Stem Cells for the Treatment of Neuropathic Pain
Journal of Anesthesia and Perioperative Medicine
Leu et al. Journal of Translational Medicine 2010, 8:63 http://www.translational-medicine.com/content/8/1/63
Fang Xie1,2, Yun Yue1, Yun Guan3, and Yun Wang1
Aim of review: Neuropathic pain induced by injury to the somatosensory system is a great clinical problem. Despite multiple therapeutic strategies, the medical community still faces a challenge to treat neuropathic pain in a complete and definitive way, since the pathogenesis of this hypersensitive state is very complex. Stem cell transplantation may be an important approach for the treatment of neuropathic pain. This article aimed to review important and illustrative results from recent stem cell studies under various neuropathic pain conditions and to interpret their clinical implications for stem cell transplantation.
Method: We reviewed recent articles and literatures about stem cells for the treatment of neuropathic pain, in order to identify the types of stem cells, delivery approaches and the advances of stem cells for the treatment of peripheral nerve injury induced neuropathic pain, painful diabetic peripheral neuropathy and spinal cord injury (SCI) induced chronic pain.
Recent findings: Recently, the successful use of stem cell for the treatment of a diverse spectrum of diseases in animals has attracted more attentions from pain scientists. Accumulating evidence has shown that stem cell transplantation has a therapeutic effect on neuropathic pain. Stem cell transplantation can effectively relieve neuropathic pain under different pathological conditions. However, it is interesting to point out that peripheral neuropathic pain seems to be more responsive to stem cell therapy than SCI-induced chronic pain. Moreover, stem cell treatment does not always exert positive results in SCI-induced chronic pain (e.g. aggravating pain above the lesion spinal cord segment).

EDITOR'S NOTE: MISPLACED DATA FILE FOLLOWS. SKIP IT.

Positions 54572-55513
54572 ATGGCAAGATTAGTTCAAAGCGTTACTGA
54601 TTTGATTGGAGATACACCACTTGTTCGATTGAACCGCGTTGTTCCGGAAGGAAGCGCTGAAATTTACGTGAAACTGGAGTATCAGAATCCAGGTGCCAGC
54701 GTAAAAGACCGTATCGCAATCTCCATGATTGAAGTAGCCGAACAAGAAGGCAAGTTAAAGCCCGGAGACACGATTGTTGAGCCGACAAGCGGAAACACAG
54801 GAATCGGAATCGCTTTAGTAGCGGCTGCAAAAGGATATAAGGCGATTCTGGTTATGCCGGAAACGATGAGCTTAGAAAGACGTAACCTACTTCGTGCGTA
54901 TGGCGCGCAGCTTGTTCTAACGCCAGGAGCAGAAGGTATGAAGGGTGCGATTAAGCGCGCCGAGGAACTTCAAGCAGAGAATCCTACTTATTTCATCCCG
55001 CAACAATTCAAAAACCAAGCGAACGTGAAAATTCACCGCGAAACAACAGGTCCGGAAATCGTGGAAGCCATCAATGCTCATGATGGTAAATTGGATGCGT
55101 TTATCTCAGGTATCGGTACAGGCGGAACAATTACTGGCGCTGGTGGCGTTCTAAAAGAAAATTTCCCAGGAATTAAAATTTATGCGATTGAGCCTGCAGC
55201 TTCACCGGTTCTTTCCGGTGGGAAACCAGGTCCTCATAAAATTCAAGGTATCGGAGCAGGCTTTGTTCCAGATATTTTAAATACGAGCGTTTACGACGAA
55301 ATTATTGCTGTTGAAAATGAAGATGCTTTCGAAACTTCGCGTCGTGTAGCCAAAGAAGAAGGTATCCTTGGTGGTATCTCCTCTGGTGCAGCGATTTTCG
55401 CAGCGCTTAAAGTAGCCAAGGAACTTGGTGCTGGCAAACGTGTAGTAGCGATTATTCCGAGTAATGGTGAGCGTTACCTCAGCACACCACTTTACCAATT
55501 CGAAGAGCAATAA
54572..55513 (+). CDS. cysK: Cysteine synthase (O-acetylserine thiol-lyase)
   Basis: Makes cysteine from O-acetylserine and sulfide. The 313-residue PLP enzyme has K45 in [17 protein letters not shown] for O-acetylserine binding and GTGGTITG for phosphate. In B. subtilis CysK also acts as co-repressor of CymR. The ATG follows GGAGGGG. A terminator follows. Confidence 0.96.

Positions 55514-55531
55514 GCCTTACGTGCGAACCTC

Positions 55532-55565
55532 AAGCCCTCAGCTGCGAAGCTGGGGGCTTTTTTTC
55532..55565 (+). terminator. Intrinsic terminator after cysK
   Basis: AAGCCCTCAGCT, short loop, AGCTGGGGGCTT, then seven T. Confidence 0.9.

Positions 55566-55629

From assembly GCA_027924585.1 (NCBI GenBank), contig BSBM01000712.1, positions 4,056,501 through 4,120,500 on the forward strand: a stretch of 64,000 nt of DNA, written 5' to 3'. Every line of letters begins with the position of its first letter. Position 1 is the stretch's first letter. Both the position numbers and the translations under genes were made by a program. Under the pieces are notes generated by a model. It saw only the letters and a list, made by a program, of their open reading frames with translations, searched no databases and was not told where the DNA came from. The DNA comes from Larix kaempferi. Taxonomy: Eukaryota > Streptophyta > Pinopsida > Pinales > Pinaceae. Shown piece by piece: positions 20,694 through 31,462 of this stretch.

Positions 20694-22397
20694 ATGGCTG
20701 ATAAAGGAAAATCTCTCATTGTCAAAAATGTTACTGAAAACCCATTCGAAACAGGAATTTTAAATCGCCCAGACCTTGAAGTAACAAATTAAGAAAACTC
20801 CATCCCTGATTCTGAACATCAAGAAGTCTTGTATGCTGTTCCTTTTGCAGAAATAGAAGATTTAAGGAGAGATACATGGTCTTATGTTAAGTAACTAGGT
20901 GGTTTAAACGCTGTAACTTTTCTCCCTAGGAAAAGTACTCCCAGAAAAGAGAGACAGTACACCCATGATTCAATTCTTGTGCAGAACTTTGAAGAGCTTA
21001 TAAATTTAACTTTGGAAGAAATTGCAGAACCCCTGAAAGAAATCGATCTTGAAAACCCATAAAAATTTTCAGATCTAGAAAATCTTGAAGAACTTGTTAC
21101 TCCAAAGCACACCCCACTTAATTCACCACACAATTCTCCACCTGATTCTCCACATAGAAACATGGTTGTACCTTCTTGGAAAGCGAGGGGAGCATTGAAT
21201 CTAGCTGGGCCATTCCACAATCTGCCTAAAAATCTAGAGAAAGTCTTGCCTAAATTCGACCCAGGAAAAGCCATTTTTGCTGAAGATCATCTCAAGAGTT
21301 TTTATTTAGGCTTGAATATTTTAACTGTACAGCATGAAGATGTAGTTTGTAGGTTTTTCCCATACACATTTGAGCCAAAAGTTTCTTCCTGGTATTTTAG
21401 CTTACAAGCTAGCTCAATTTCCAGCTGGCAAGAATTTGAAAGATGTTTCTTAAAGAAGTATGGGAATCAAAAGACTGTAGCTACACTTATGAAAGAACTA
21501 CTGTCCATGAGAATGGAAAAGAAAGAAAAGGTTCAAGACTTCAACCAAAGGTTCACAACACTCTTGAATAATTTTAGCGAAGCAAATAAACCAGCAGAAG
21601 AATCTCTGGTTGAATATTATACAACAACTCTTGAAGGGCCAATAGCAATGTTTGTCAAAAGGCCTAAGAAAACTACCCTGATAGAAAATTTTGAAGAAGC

Summary: The analgesic effect of stem cells depends on the capacity to offer a multipotent cellular source for replacing injured neural cells and delivering trophic factors to lesion sites. Stem cell researches should focus on both experimental and clinical studies of neuropathic pain in the future.
Stem cell transplantation can effectively relieve neuropathic pain under different pathological conditions. However, it is interesting to point out that peripheral neuropathic pain seems to be more responsive to stem cell therapy than SCI- induced chronic pain. Moreover, stem cell treatment does not always exert positive results in SCI- induced chronic pain (e.g. aggravating pain above the lesion spinal cord segment). Understanding the molecular mechanisms underlying both positive and negative effects of stem cells on pain processing is very important for the development of novel, specific and effective therapeutic modalities for pain relief. Stem cell re- searches should focus on both experimental and clinical studies of neuropathic pain in the future. In clinical trials, the type and dosage of the in- fused stem cells, the safety and the grafting efficiency should be further investigated. In animal researches, the analgesic mechanisms of stem cells in different animal models of neuropathic pain should be explored.